Stocks Climb With All Eyes on US Inflation Report: Markets Wrap

(Bloomberg) — Stocks in Europe and Asia gained as traders wagered that US inflation is cooling, reducing pressure for aggressive rate hikes from the Federal Reserve.

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The benchmark European stocks gauge was pushed higher by mining and energy companies amid optimism over demand from China as its economy reopens. On Wall Street, Nasdaq 100 contracts were steady after the technology sector, one of the most-beaten down groups during the Fed’s tightening campaign, led gains among US shares on Wednesday. Those for the S&P 500 were little changed.

Treasuries crept higher, adding to gains in the US session, while a gauge of dollar strength was little changed as investors looked beyond the drumbeat of hawkish comments from Federal Reserve officials.

Every aspect of the CPI report, due later Thursday, will be scrutinized, with extra attention on core inflation, which excludes food and energy and is seen as a better indicator than the headline measure. The projected 5.7% increase would be well above the Fed’s goal, helping explain its intention of keeping rates higher for longer. But the year-over-year price growth would also show moderation.

“Given recent developments in the oil markets and with food price growth abating, investors will look to the core reading to get a better insight into underlying price pressures, which could remain quite sticky,” economists at Rand Merchant Bank in Johannesburg said in a note.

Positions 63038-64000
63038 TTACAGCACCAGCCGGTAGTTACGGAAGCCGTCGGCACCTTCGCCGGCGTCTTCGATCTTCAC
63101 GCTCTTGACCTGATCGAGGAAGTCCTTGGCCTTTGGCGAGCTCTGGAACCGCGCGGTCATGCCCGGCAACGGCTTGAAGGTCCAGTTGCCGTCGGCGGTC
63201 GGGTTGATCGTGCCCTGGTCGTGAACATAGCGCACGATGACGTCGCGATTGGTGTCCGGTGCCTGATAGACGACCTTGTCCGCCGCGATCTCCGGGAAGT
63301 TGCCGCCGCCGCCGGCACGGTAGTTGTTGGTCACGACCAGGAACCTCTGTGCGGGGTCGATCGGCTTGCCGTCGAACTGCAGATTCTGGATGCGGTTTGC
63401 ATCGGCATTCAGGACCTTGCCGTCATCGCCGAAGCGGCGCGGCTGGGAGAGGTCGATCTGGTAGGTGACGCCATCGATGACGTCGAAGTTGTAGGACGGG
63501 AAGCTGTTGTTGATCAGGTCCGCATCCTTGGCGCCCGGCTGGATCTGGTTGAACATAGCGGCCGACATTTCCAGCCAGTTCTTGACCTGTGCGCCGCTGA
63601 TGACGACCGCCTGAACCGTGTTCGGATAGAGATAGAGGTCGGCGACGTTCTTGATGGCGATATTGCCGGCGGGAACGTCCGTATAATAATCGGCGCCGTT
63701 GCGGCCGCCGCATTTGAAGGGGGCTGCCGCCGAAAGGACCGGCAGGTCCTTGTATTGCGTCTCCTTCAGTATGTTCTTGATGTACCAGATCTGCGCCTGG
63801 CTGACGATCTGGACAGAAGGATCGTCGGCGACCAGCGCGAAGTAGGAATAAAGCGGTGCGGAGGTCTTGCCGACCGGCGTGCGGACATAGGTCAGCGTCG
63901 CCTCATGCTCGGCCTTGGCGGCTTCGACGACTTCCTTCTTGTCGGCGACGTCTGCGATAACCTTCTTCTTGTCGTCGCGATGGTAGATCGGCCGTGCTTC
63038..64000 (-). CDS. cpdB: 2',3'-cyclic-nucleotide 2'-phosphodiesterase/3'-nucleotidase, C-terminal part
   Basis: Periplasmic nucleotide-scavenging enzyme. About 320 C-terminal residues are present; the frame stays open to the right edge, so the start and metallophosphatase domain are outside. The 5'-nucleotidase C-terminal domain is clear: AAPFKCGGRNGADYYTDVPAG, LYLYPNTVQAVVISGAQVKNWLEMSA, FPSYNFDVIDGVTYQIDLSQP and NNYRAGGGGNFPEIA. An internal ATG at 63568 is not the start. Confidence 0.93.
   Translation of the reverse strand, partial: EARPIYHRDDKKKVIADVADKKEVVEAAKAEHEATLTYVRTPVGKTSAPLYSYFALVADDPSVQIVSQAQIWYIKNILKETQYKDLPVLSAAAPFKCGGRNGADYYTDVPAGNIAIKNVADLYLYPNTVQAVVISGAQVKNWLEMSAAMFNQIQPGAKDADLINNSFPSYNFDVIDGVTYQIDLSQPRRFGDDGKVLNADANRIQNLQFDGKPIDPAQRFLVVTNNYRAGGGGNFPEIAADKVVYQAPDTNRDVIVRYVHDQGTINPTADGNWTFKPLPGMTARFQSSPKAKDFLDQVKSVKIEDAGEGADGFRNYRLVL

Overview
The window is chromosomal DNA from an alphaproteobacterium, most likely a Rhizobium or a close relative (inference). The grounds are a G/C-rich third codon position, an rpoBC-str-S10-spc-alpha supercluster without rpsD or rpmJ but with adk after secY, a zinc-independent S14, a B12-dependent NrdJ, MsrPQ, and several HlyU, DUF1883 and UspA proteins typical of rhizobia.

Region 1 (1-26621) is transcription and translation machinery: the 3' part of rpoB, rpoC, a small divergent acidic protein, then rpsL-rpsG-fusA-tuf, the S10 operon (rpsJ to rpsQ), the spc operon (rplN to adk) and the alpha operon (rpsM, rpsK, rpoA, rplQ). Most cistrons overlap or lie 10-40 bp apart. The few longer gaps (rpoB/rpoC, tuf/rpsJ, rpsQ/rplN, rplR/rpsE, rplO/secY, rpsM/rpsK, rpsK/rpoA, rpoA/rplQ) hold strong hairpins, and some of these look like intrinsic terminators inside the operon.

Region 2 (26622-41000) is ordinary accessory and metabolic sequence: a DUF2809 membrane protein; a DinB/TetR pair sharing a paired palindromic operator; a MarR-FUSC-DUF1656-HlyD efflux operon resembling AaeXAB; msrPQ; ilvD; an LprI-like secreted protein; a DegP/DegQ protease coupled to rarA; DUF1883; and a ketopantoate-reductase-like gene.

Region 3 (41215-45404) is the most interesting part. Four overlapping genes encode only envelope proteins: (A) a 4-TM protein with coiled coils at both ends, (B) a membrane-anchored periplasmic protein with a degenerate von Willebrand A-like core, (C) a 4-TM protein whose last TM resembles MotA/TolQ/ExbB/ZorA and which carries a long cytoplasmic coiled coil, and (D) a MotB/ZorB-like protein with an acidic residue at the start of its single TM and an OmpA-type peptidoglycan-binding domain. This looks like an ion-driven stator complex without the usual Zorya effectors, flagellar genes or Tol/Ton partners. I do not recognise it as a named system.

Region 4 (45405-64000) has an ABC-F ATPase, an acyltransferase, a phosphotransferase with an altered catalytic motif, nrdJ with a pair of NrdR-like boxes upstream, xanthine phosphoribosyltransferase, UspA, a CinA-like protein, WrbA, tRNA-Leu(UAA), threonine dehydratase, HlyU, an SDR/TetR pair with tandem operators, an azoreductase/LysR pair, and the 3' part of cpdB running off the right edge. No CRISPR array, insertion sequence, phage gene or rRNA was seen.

In Asia, an index of the region’s shares climbed for a ninth time in 10 days as it headed for the highest level in about five months. The yen rallied on a report that the Bank of Japan will look into the side effects of its ultra-loose monetary policy. Japanese government bond futures slid to the lowest since 2014 and the yield on the nation’s benchmark 10-year debt sat hard against the BOJ’s 0.5% ceiling.

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Inflation data for China showed factory-gate prices falling more than expected in December and consumer prices ticking up as the end of Covid Zero snarled manufacturing operations but eliminated mobility curbs…


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